GARAGE SALING


POST CARDS FROM THE MUSE

Garage Saling

Second hand stores, pawn shops, garage sales. These are great places to find a good bargain, if you’re willing to hunt and haggle. If you know what you’re looking for and how much money you want to spend, these kinds of places can pull you in and keep you busy searching for treasures all day.

But saving money is not the only treasure at a “Used” store. When you walk in the door, what’s the first thing you notice? If it’s a store front shop, you probably see racks and racks of clothing, shelves of old dishes, boxes and bins of toys and books, maybe furniture, bedding, and even electronics. If it’s a garage sale, there are card tables and home-made racks and shelves lining a driveway or yard.

But look closer. Gently handle the set of china plates and what do you see? Maybe you see the chip or crack on the edge. Or maybe it’s the fact that the set is not complete. But do you see the age? Can you sense the previous owner, the housewife who was widowed after sixty years of marriage?

How about those child size jeans? They look a little frayed in the knee and feel thin in the seat. Do they remind you of a little boy who learned to ride his bicycle while wearing them?

And the stuffed animal loved ragged by the little girl who took it to the hospital when she had her tonsils removed?

Congratulations.  You have just received a post card from the muse.

Nandy Ekle

The Moon


Postcards From the Muse

The Moon

You’re riding in the car late at night.  The sky looks like black velvet with tiny rhinestones dotted around the darker inkblots of clouds.  You admire the dark shapes the clouds make and notice a bright sliver working its way out from under the edge of the blackest splotch in the sky.  The moon struggles for attention.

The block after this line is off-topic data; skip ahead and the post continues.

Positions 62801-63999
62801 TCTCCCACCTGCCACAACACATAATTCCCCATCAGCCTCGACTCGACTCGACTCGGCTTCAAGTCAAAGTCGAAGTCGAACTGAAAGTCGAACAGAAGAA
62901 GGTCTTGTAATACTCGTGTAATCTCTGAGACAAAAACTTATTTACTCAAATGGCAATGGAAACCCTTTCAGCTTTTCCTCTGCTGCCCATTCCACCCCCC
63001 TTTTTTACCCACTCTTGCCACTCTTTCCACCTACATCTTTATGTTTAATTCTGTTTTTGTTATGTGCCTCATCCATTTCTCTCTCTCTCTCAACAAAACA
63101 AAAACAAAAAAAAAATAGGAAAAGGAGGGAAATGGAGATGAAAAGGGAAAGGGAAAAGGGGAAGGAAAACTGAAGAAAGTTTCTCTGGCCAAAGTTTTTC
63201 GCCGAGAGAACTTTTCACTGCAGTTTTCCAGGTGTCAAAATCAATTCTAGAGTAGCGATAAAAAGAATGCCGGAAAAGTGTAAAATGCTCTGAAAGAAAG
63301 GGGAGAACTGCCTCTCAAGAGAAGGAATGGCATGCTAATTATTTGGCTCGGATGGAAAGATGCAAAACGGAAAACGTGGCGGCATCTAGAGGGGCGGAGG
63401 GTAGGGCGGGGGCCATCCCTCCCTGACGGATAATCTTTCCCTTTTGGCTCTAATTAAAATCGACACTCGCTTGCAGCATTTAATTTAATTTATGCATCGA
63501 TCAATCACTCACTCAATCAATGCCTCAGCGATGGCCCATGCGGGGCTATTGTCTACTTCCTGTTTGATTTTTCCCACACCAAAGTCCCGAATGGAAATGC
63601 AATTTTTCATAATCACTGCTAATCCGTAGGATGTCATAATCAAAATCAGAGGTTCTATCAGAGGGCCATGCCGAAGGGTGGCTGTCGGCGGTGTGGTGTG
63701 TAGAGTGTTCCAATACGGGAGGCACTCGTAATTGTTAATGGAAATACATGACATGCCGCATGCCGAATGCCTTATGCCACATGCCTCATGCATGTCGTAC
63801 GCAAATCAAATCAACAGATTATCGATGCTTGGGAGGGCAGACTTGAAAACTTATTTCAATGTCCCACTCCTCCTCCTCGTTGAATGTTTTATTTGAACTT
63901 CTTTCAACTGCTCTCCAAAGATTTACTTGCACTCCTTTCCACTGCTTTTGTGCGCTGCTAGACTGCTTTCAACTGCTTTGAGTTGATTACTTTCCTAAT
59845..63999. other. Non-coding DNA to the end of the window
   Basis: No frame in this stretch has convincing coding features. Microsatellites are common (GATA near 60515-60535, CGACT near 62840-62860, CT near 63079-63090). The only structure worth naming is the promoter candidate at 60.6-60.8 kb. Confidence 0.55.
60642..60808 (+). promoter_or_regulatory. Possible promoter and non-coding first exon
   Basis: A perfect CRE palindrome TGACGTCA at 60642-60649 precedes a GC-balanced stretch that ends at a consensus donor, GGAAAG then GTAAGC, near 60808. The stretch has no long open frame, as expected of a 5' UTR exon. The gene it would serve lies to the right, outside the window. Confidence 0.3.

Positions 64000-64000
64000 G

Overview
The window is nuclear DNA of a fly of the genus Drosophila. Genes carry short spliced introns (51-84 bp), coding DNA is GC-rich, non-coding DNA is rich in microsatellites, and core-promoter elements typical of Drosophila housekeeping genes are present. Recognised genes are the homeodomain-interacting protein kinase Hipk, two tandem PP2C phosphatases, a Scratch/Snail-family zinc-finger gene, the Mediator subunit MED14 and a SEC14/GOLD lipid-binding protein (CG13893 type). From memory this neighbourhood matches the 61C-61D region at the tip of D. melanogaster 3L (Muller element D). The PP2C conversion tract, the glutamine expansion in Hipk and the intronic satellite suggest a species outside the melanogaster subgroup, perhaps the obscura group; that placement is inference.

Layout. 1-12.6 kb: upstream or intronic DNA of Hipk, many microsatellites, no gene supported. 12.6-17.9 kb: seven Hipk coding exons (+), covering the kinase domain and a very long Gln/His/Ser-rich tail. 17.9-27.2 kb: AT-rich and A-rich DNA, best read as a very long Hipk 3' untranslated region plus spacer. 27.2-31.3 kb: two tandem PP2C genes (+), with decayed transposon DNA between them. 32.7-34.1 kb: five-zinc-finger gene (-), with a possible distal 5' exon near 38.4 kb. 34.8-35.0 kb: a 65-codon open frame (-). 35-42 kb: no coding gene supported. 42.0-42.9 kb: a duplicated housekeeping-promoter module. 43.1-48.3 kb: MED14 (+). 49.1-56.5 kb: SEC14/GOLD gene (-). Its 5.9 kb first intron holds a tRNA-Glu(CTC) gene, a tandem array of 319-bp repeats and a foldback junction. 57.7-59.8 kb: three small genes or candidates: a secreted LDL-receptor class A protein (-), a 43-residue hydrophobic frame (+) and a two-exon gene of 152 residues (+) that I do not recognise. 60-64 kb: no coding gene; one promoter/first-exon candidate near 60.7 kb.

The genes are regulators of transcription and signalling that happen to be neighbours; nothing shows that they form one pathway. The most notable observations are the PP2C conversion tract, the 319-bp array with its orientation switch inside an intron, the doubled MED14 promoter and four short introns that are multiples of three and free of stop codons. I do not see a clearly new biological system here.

As you watch the contest, you notice that as the cloud moves at just the right angle, the illusion of a frowning brow is created over the face of the moon morphing it into a giant eye watching the earth below.  You can’t take your eyes away.  A fuzzy line of fog forms around the silver disk morphing the illusion further.  You suddenly feel certain that a being observes and takes notes of the night life on the planet.

Who or what does this eye belong to?  Does it spy on a crime taking place?  Has a lover’s tryst caught its attention?  And why does it choose to appear angry?  What story can you find here?

Congratulations.  You have just received a postcard from the muse.

Nandyekle.com

Message From Mundania


POST CARDS FROM THE MUSE

Message From Mundania

Life, moving slowly, as if the same day repeats over and over and brings to mind a phrase from the days of Flower Children: What a drag.

You get up in the morning, rub your eyes, wash your hair and drink your coffee. You go to your jobs or classes, work a while, eat your lunch, work a while, go back home. You eat supper or dinner—whatever you like to call it—turn on the TV and settle for the night. And it all starts over the next day.

But what we forget are the little adventures we have every day, you know, the little things that are different about a day. The postage machine hijacks the fax machine, the client forgot to send in the payment, or a black plastic bag scoots across the highway and reminds you of an alligator coming after your car. Once, just breaking the promise to myself that I would not eat my favorite snack that day brought a very nice story.